What are some of these other benefits?  To name a few:
  • Improved insulin sensitivity 
  • More consistent energy levels  
  • Decreased need for sleep (anecdotally)
  • More consistent mental clarity 
  • Anti-cancer effects 
    • Tumors seem to mainly use glucose for energy, so having a consistently low blood glucose level can effectively "starve" many pre-cancers, and potentially shrink existing tumors.  
There are various other documented biochemical benefits, and for further details I'll refer you to the the podcast episodes below, featuring Peter Attia (whom I mentioned above) as well as Dom D'Agostino, who is a professor of physiology and pharmacology and an avid ketosis researcher.
I haven't tried out the ketogenic diet yet (though I absolutely will), mainly because I decided to try out this other thing first...

Intermittent Fasting

Intermittent fasting is what is sounds like...having regular periods of time when you don't eat as much or don't eat at all.  It's classically done by severely restricting calories two days per week, or every other day, OR by having a shorter window of time (6-8 hours) for eating every day.

It doesn't sound like that big of an adjustment at first, until you realize that almost everyone in our modern society (who isn't living on the street) is basically stuffing food in their face during all waking hours.  We rarely go more than a few hours without eating something except when we sleep.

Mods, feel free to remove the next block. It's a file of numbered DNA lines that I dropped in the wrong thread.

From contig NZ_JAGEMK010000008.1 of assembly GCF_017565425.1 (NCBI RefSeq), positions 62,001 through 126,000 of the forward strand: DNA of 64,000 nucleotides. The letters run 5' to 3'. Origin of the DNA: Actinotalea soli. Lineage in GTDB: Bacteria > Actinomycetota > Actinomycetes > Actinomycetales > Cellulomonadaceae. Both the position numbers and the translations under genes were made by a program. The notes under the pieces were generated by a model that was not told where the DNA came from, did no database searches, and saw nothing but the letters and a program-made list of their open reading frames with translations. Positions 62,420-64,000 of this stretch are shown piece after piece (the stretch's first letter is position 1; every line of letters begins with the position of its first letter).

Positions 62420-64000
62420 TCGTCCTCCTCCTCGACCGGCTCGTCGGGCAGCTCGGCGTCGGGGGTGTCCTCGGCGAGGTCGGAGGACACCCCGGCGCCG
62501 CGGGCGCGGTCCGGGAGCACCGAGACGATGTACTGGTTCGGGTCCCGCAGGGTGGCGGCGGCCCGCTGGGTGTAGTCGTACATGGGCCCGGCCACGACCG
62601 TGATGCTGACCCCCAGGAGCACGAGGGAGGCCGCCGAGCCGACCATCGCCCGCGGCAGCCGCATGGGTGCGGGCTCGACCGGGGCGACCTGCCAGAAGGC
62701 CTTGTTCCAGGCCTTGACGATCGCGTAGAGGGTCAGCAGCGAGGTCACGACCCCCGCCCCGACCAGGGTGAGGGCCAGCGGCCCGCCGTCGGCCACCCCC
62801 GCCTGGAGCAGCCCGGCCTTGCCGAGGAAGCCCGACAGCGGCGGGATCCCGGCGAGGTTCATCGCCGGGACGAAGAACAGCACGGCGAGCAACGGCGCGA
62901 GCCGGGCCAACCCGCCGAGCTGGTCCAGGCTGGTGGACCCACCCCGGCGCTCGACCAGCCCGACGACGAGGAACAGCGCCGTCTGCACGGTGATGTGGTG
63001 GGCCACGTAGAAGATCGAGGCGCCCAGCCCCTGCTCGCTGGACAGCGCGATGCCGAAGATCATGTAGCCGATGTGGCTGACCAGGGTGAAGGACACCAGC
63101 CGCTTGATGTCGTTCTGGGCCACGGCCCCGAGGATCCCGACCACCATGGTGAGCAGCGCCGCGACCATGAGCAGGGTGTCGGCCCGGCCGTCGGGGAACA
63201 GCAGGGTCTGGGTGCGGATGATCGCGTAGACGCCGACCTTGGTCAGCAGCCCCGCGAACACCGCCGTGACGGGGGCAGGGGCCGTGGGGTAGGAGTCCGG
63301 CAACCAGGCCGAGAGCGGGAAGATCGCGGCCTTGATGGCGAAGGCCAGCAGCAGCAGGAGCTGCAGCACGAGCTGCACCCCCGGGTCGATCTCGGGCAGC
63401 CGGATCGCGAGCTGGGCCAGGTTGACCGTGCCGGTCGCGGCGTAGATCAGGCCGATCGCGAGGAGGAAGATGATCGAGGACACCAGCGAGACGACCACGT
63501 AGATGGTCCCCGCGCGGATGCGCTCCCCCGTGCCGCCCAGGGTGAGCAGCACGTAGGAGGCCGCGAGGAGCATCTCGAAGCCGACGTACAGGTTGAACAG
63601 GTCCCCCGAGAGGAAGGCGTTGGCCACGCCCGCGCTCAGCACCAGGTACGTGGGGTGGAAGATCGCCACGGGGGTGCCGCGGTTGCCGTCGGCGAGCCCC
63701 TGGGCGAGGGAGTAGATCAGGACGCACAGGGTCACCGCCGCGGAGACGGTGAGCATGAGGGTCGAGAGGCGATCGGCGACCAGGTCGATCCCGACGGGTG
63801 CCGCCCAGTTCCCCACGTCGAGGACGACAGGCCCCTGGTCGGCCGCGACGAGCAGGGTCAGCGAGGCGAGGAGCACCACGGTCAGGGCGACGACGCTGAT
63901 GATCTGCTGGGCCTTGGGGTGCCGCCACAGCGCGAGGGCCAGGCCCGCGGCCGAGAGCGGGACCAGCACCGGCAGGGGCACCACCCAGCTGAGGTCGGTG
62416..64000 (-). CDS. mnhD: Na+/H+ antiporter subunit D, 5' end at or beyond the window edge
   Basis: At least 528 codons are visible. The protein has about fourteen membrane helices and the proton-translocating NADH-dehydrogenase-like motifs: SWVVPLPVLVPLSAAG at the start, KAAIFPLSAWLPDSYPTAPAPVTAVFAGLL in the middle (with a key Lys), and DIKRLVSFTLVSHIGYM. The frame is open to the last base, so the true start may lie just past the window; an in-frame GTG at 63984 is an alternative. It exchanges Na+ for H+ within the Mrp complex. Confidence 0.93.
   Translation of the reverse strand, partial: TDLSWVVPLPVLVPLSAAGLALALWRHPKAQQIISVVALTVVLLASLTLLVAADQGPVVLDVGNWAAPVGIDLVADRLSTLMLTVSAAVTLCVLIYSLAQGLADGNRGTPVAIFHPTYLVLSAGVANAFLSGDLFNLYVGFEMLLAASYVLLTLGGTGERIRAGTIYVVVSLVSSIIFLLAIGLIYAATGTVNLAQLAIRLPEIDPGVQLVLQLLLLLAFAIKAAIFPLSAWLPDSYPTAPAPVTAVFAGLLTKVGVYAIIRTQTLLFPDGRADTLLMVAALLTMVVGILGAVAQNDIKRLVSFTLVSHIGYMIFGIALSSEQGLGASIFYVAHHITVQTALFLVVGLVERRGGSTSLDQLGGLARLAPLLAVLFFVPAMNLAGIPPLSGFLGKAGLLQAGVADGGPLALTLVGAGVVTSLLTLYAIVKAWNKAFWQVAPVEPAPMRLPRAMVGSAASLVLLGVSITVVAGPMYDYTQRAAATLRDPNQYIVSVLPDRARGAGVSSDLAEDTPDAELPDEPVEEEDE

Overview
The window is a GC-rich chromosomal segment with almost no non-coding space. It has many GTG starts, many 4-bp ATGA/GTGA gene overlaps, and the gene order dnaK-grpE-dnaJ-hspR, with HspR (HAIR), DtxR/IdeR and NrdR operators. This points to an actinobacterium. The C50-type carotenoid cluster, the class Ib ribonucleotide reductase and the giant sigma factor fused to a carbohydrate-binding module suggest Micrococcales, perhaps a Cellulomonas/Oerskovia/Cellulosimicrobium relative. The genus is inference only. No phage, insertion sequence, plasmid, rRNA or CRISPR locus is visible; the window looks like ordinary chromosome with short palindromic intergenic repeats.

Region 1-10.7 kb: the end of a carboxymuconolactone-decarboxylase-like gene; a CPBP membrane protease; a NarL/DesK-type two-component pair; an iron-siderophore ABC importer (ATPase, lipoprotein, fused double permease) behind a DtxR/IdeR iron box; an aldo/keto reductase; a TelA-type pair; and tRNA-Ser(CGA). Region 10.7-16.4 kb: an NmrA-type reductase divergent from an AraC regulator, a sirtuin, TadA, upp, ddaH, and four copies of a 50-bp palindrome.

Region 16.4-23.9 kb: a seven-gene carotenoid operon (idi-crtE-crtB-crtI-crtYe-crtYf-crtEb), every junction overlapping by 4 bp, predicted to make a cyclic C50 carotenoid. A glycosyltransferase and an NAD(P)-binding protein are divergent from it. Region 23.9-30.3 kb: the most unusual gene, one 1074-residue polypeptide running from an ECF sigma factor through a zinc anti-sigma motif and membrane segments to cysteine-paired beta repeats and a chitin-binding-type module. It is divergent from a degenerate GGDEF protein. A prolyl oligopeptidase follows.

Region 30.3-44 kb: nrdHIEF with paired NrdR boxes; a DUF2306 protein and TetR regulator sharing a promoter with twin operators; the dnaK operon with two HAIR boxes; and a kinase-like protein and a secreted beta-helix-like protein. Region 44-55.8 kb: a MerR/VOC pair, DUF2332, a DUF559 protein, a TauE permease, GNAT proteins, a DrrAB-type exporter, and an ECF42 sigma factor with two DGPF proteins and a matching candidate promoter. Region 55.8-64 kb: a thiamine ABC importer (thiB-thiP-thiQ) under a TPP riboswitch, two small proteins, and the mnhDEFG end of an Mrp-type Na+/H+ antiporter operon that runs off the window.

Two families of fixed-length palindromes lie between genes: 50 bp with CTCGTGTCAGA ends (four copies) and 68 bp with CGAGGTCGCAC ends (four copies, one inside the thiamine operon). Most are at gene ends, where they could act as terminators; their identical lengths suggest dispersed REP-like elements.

Part of the theory behind intermittent fasting is that in most of human history people haven't had such ready access to food, so as a species we're not really adapted to that constant caloric intake we now typically practice.  While I take any evolutionary theory with a grain or two of salt, the preceding would be true even over the past few hundred years.  Food was never so consistently abundant before grocery stores came around.  

But more important than the theory...what benefits of intermittent fasting have been observed?

Intermittent Fasting Benefits Suggested by Research
  • Promotes a degree of ketogenesis (see above), if only temporarily.  
  • Appears to positively affect-
    • Insulin sensitivity
    • Neurogenesis (making more brain cells)
    • Neuron repair (fixing brain cells)
    • Mitochondrial repair (for energy production in cells)
    • Cognitive function